In many Islamic countries which continue to carry out executions, the death penalty has become a taboo subject. Governments frequently use Sharia to justify why they retain and apply capital punishment, and this can seem to close discussion on the subject. However, Sharia law is not as immutable on the death penalty as many scholars or states say.

Among the misconceptions about Sharia law is the belief that there is a clear and unambiguous statement of what the punishments are for particular offences. In fact, there are several different sources referring to punishments, and different schools of Sharia law give different weight to them. There is a belief that Islamic judges are required to impose a fixed and predetermined punishment for certain offences without discretion or without permitting mitigating evidence to be admitted into court. This is not true. Additionally, there is also the belief that Sharia law is widely used in national legislation and practice in Islamic countries, in the Middle East and North Africa (MENA) region and elsewhere. In fact, most countries in the MENA region maintain a dual system of secular courts and religious courts, in which the religious courts implement various aspects of Sharia law.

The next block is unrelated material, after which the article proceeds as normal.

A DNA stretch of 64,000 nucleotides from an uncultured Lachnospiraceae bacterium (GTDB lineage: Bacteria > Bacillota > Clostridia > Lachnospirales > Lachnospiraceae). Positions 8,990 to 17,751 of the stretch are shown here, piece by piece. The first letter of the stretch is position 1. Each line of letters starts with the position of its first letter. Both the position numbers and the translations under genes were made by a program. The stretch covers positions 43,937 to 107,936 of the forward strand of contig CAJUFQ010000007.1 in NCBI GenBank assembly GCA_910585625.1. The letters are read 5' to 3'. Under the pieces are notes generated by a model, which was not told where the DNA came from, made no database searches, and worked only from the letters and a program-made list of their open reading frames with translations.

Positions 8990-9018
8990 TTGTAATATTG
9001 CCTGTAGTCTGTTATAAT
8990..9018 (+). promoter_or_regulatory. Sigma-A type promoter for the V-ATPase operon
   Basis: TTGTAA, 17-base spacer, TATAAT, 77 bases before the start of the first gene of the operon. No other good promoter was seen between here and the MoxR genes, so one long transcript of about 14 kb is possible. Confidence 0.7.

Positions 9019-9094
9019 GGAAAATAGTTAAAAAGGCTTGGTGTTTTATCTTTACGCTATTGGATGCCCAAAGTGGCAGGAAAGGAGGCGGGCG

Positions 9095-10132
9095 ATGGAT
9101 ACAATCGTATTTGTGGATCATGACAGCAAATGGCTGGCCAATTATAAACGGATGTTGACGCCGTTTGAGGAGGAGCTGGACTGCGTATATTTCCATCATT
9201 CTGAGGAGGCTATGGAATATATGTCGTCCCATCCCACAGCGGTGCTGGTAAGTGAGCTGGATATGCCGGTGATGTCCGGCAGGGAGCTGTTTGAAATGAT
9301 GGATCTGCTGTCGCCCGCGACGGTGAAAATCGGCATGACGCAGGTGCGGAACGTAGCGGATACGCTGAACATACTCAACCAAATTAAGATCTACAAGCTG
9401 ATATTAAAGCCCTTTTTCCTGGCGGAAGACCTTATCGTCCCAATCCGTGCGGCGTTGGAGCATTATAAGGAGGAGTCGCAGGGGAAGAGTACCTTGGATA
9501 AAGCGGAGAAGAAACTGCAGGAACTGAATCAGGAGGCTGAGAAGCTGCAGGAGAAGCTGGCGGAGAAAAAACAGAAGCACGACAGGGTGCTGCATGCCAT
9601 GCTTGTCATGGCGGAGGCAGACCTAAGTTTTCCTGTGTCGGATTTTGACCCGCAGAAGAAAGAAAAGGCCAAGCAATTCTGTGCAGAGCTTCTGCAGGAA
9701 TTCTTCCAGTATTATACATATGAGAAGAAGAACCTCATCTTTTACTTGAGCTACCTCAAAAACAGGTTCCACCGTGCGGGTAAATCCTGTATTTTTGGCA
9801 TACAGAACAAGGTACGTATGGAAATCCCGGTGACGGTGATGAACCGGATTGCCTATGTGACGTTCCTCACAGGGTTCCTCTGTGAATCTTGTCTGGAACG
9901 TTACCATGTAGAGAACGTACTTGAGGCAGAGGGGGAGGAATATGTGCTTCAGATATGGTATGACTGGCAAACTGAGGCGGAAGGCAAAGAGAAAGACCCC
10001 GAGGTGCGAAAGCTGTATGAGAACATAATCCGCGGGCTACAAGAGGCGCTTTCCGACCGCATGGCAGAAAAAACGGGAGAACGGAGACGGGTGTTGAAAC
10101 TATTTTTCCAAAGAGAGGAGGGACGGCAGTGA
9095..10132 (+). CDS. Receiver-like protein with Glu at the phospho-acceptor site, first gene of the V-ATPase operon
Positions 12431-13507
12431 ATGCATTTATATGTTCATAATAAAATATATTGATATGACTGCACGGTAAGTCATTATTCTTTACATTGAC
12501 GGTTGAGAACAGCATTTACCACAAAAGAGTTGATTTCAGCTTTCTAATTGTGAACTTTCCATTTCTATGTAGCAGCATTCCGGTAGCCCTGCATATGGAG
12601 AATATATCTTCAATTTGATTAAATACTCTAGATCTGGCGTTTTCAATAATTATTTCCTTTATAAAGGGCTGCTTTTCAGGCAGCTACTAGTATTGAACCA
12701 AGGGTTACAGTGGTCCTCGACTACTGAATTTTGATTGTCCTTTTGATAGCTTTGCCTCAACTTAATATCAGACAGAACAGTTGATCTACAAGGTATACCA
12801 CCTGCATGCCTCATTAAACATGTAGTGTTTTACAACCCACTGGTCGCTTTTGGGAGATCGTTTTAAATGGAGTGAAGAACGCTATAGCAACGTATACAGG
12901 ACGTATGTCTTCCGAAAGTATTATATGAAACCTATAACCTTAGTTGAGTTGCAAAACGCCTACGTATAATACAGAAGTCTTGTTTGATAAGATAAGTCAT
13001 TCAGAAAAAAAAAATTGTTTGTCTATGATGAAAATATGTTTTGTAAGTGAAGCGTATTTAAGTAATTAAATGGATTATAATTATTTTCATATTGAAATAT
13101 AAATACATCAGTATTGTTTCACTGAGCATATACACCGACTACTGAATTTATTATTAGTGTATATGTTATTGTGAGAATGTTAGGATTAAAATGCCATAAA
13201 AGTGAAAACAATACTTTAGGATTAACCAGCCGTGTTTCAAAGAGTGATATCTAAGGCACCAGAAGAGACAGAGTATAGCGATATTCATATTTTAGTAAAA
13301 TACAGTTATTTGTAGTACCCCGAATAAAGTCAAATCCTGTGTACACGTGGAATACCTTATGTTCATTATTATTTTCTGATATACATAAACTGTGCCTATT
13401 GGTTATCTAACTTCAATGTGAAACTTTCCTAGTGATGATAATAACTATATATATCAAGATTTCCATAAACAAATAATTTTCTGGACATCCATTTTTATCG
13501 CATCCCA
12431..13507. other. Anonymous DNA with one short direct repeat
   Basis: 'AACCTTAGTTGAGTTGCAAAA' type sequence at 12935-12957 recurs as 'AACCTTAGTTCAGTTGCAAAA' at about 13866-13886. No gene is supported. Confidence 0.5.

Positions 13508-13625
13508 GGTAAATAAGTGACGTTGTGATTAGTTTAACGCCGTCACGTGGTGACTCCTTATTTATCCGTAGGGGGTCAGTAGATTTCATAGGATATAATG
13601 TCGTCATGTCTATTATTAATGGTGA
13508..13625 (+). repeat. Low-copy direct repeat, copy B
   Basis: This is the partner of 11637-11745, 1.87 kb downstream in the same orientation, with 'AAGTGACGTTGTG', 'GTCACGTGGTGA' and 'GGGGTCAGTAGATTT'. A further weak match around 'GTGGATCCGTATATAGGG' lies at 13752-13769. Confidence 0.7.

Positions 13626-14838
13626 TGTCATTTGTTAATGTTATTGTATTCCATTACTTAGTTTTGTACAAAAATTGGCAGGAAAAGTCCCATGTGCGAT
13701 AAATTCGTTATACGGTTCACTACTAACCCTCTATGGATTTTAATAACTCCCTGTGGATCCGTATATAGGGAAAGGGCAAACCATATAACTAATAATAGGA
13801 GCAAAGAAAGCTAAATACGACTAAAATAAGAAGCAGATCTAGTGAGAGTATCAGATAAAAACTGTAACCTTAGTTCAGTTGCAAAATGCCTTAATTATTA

This publication by Penal Reform International aims to correct misapprehensions and to give readers an understanding of Islamic law and jurisprudence relating to the death penalty. It describes the sources of Sharia law and the relative importance of each source. It lays out the different offences that may attract the death penalty and the different views about each, showing that Sharia law does not explicitly compel Muslim states to apply the death penalty. It examines the offences and evidentiary requirements that are required for a death sentence under Sharia, finding that they are so restrictive that they make it almost impossible to impose such a punishment in practice.

Contrary to traditionalist interpretations of the Sharia that make the death penalty permissible for four proscribed offences (premeditated murder, adultery, apostasy and ‘waging war against God’), Islam takes a much more flexible and lenient approach. It does not require the death penalty, but instead provides opportunities for it to be avoided. This publication examines each offence in turn, reviewing the context in which it was established and the debates between schools of Islamic thought and jurisprudence. It also examines Sharia law in relation to other offences that may carry the death penalty in majority Islamic states, pointing out that many offences that carry the death penalty (such as drug offences and sorcery/witchcraft) cannot do so on the basis of Sharia. Finally, the paper looks at how the death penalty relates to other obligations in Islam, in particular the importance of family and how this relates to children of those sentenced to death.

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